|Moodle||Moodle is an open-source course management system (CMS) – many faculty use it for grade book, syllabus, readings, blogs, etc.|
|Nykerk||Contest between 1st- and 2nd-year women involving song, play and oration; during Family Weekend.|
|pass/fail||Open to those who have earned at least 24 credits (sophomore status) for one course a semester, not in core, major or minor; “pass” is awarded for any grade but “F.” Professors are informed only at student’s request.|
|PIC||Professional Interest Committee — two members from each division plus the faculty moderator represent faculty concerns to administration; minutes distributed via email.|
|Phelps Scholars||Phelps Scholars is a one year residential, academic and social activities program for first year students. These students from a broad range of cultural backgrounds explore issues of diversity together, preparing to be leaders in a global society.|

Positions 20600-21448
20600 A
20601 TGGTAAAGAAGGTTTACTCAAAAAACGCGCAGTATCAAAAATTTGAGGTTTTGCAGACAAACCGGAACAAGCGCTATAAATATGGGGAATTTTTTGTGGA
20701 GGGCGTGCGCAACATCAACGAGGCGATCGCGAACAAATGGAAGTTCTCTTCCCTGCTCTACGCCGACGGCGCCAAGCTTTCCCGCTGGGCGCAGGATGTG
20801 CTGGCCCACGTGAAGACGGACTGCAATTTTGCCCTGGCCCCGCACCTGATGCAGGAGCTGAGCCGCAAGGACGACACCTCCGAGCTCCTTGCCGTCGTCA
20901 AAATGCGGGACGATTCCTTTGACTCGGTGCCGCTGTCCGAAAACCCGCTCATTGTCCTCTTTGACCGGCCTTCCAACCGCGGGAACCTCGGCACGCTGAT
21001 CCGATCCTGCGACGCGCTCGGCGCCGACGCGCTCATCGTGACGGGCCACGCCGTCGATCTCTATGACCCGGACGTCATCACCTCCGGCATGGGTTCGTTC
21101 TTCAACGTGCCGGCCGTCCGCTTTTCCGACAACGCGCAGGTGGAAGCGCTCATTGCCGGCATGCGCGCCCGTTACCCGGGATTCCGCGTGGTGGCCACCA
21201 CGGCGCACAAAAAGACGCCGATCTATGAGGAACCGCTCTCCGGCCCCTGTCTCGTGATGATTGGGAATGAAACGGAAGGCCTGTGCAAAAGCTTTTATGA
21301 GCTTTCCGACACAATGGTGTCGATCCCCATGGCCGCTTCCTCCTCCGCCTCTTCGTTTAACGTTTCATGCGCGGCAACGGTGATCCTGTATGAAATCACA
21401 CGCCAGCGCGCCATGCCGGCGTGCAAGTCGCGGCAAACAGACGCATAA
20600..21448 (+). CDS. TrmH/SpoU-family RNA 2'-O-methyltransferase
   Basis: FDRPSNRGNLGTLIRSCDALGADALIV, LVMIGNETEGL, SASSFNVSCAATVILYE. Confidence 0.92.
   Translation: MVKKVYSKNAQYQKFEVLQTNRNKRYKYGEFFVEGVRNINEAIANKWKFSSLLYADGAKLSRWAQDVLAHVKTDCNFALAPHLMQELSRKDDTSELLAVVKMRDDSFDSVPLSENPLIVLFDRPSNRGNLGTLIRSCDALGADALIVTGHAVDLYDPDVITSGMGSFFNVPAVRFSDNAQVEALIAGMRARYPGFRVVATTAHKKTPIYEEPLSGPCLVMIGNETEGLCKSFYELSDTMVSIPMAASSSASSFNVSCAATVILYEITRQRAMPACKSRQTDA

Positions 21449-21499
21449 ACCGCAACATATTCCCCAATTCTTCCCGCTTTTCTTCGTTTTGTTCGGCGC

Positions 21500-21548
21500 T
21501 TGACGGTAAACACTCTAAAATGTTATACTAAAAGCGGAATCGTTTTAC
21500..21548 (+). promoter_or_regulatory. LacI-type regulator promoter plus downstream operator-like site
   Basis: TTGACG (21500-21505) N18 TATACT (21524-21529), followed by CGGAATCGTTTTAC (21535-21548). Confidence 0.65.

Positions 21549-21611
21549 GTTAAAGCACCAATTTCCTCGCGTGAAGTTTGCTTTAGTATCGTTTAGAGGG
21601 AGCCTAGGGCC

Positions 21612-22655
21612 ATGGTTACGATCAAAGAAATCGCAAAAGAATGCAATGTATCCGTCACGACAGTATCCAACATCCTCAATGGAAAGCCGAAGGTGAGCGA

|plus.hope.edu||Used for a variety of secure tasks at Hope College, including signing off on timecards,
accessing course schedules and class lists, checking on transactions for any Hope
College funds you manage, viewing your pay stubs, and submission of midterm and final
Note that you will not receive paper copies of class lists. Instead, you’ll access them at plus.hope.edu. If your class list is not accurate, let the student (or the Registrar’s Office) know. You’ll find addresses, phone numbers, photos and emails for your students; you can create distribution lists and files for spreadsheets.
|the Pull||To call this a “tug-o-war” would be to call the World Cup a scrimmage. First-year (usually) men (coached by juniors) take on sophomores (coached by seniors) across the Black River, pits are dug, moralers (first-year/sophomore women) are selected. Practices last for hours over the course of weeks.|
|RCA||Reformed Church in America; the denomination that founded Hope College and with whom Hope maintains a relationship.|